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Twenty-eight cartography and geography majors at East Central University and their three faculty members left their classrooms for the geography of the Oklahoma panhandle recently to attend the Oklahoma Academy of Science (OAS) Fall Field Meeting.

The students and Dr. Greg Plumb, Dr. Mark Micozzi and Dr. Robert Newcomer traveled to Kenton for the field camp at Black Mesa State Park. Students were able to learn from scientists in aquatic invertebrates, astronomy, botany, entomology, geography, geology, herpetology, ichthyology, malacology, ornithology and mammalogy.

Students enrolled in ECU cartography courses have been required for five years to participate in a fall field camp at one of Oklahoma's state parks chosen by the OAS. Part of the OAS mission is to stimulate scientific research, encourage fraternal relationship and share ideas among Oklahoma students and scientists in various disciplines of science.

"This mission is exactly what we want for our students in the department and we agreed, as a department, to expand our commitment to quality teaching with the addition of field work," Micozzi said. "There is no better classroom for geography than being out in the field, and one way to accomplish this is to attend a two- to three-day field camp that brings students of all ages from across the state, together with faculty, to do science in the field."

The field camp has become a popular event with students. Faculty members relied on the ECU Alumni Enhancement Fund in the past to help with expenses.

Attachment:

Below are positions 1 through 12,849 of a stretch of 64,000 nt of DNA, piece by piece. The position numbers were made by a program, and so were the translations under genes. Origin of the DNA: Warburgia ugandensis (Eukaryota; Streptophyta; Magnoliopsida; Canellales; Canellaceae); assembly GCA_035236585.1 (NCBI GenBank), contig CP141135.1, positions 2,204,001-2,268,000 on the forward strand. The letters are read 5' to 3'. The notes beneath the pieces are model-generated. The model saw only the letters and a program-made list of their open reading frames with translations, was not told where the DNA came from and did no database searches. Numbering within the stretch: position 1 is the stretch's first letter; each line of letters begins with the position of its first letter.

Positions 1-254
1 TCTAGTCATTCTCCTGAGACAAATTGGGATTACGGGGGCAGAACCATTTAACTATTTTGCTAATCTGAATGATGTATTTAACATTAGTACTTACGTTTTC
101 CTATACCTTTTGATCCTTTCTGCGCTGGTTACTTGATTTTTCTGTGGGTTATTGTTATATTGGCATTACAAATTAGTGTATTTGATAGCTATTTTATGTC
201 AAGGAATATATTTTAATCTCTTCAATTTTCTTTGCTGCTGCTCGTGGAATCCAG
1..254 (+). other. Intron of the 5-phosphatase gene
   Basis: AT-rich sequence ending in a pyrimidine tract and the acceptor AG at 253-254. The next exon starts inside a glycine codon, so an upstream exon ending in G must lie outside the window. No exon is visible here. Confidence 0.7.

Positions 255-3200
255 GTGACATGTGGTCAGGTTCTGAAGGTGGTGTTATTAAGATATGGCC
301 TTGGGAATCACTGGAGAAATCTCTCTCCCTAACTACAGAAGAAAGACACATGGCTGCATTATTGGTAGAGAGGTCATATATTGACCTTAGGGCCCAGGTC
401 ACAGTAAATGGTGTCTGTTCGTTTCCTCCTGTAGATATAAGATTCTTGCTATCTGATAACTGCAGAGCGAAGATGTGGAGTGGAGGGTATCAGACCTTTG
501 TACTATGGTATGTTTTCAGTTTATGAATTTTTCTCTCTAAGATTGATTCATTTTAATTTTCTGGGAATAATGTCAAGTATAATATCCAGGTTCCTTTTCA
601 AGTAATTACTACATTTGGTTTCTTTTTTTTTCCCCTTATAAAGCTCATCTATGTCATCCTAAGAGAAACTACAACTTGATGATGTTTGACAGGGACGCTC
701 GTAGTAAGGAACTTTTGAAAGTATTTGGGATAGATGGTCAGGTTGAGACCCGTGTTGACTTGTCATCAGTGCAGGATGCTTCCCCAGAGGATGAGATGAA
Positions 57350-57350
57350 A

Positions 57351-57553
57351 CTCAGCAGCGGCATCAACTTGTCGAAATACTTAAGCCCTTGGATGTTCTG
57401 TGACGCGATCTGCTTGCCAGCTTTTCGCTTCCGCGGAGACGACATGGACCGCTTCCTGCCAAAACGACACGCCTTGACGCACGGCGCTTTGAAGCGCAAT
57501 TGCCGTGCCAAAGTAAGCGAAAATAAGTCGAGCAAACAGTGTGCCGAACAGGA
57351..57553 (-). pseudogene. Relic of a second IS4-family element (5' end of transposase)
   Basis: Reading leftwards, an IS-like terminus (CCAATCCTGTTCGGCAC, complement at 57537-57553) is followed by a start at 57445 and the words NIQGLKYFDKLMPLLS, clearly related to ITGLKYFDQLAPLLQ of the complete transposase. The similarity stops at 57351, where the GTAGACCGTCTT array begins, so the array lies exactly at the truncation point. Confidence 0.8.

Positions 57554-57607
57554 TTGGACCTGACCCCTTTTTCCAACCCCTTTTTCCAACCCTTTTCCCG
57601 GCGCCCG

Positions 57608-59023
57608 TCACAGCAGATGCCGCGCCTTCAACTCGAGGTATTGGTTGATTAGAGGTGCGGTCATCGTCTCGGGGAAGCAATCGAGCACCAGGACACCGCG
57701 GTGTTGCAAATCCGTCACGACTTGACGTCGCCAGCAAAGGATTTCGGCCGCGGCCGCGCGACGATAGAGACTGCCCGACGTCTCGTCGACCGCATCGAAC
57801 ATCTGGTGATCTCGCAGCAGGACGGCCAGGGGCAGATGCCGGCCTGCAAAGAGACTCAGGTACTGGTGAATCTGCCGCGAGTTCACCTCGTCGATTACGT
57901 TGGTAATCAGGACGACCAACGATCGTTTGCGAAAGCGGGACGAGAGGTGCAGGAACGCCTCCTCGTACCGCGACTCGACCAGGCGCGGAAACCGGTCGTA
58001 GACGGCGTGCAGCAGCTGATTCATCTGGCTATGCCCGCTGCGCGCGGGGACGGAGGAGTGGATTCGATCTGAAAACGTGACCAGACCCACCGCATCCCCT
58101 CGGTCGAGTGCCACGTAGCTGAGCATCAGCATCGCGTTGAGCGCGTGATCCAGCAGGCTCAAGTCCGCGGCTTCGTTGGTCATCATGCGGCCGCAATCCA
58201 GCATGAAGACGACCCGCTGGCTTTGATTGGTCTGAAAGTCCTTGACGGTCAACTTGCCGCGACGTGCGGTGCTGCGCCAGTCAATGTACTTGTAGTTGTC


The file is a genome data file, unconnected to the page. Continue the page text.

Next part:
"Since Black Mesa State Park near Kenton required an extra day of travel due to its location at the far northwest corner of the Panhandle, carpooling and logistics became a daunting task," Micozzi said.

The faculty really wanted to make this trip happen, he said, since most students have never traveled to this part of the state.

"This would give students a rare chance to test their geotechnical skills in a place they know nothing about and teach them more about the physical and human geography of Oklahoma during the cross-state journey."

The excitement was high but the funds were low, he said. Since Micozzi is the institutional representative for the NASA Fellowship Program at ECU, he contacted the Oklahoma Space Grant Director, Dr. Victoria Duca-Snowden at the University of Oklahoma, for assistance. NASA agreed to help because of the similarity of the OAS goals to NASA's strategic goals for engaging students in science, technology, engineering and math.

With funding from the ECU Alumni Enhancement Fund, the NASA Space Grant Program and the NASA Workforce Development Grant, Micozzi chartered a bus for the cross-state journey.

"We got some odd stares when we pulled up in a chartered bus in the middle of the shortgrass prairie," he said.

At the field camp, students were treated to a star party with more than 100 telescopes, a hike to the highest point in Oklahoma, a visit to the famed Black Mesa Bed & Breakfast at the base of Black Mesa, a visit to the tri-state marker where Colorado, New Mexico and Colorado meet, dinosaur footprints and live global positioning wired into the DVD system on the bus.

In addition, students visited Autograph Cliff where names were carved in sandstone from traders along the Santa Fe Cut-Off.

"The trip was a great success and it was made possible by the ECU Alumni Office and NASA as both entities strongly believe in the importance of teaching 'outside of the box,' or in this case, 'outside of the classroom,'" Micozzi said.

Since the trip was so successful, Micozzi said he plans to push the idea to include non-majors enrolled in general education courses such as Earth Science.

"This will enable students to apply their studies to the world outside the classroom doors. After all, it's all about geography."

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